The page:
Swedish Schools Stayed Open During Pandemic, Didn’t Suffer From Learning Loss
While learning loss is now widely recognized in America in the aftermath of school closures, Swedish school that stayed open didn't suffer.
There is no denying the facts. Across the nation, the majority of public schools that shuttered their doors for extended periods of time during the COVID pandemic suffered from severe academic learning loss. Those against school closures warned of this impending doom for quite some time, as media outlets far and wide report on grave findings. To make matters even worse further proving the claims of those who felt schools should have never closed in the first place, a new study highlights Swedish schools’ aptitude in education, in the Scandinavian country that never closed school buildings during the pandemic.
Earlier this month, the International Journal of Educational Research reported that students attending Swedish schools suffered no learning loss during the last few years when COVID wreaked havoc across the globe. This finding is concurrent with reports of how different the country handled closures in the nation, saying that schools remained open, and in turn kept academic levels on par.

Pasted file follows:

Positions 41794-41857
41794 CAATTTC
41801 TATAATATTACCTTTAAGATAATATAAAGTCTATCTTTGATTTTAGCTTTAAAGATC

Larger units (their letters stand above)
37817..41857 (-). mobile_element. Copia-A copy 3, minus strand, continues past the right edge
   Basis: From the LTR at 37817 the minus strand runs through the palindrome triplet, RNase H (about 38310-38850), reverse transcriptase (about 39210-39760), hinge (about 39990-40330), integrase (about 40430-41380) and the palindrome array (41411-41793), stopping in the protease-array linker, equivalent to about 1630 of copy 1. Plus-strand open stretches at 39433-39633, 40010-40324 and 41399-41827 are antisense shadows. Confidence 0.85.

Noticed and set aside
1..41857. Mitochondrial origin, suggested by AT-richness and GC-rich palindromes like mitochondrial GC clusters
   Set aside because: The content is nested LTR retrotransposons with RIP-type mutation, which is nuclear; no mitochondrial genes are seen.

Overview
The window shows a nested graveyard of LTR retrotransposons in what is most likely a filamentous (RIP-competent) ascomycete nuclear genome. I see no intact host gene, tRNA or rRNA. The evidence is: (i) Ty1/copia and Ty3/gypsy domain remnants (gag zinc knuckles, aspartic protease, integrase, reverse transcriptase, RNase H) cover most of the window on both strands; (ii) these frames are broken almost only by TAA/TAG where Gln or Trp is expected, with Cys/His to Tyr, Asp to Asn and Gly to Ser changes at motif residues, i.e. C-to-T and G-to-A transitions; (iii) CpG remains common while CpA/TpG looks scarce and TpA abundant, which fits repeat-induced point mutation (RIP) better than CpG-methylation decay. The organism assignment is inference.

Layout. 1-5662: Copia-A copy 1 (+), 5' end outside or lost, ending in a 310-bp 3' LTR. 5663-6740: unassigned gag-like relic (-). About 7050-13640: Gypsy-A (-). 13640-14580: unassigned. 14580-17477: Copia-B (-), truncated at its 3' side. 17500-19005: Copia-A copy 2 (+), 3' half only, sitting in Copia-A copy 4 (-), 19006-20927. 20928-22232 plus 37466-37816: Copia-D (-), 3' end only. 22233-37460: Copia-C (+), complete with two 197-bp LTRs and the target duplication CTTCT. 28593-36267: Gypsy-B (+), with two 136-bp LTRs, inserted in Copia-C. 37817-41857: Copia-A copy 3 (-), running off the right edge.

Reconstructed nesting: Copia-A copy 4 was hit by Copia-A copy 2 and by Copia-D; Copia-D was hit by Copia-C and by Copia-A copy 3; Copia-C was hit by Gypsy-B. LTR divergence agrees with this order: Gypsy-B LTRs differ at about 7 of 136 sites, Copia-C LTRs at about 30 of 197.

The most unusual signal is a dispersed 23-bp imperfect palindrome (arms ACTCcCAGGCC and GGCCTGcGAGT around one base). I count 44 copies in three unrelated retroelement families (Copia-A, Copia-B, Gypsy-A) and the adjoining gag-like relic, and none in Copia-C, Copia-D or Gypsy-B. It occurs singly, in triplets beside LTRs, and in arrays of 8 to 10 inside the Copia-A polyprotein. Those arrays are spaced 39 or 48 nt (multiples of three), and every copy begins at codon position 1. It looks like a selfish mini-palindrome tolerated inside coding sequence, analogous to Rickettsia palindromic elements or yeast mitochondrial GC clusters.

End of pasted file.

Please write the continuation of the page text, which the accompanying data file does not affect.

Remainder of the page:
The abstract for the study focused on the fact that Sweden kept primary schools open. Some reports have been misleading, saying that Sweden never closed schools at all. However, this is false, as they did close high schools to deter the spread of the virus. Still, the study concluded that overall, students kept up with grade levels. Students’ scores were recorded no lower during the pandemic than they were before it began in Swedish schools in an analysis from grades one to three.
In general, the matter in which Sweden handled policies during the pandemic was said to be much different than most countries. The government never mandated shutdowns, and most Swedish schools and daycare centers remained open. This was all done in a movement to keep daily life as normal as could be, with the hope to produce quick and effective herd immunity from the COVID virus.
But despite keeping a business as usual format across the nation, reports suggest that many Swedes still opted to stay home during this time. Likewise, despite some claims, the government did enforce rulings late in March of 2020 that banned gatherings of more than 50 people, along with some nursing home visit restrictions. Contrary to this finding for Swedish schools, in the United States, schoolchildren suffered drastic amounts of reported learning loss.
School closures rolled out a plethora of issues in public schools across the US. As teacher unions pushed for longer school closures, the most vulnerable students at risk for learning loss suffered dramatically. During the 2019-2020 school year, those with reading deficiency rose from 8% up to 37% in the 2020-2021 school year. If the country had followed a similar suit as Swedish schools, that gap could have been extremely mitigated.
While it is now widely recognized that American students have suffered greatly from the pandemic, pointing out how other countries may have thrived during this time does little to curb the issue at hand. Instead of focusing on how Swedish schools are doing, education officials and leaders need to pivot attention to the future, and how schools can make up for this loss. The results are in, and now is the time to focus on remediating public education.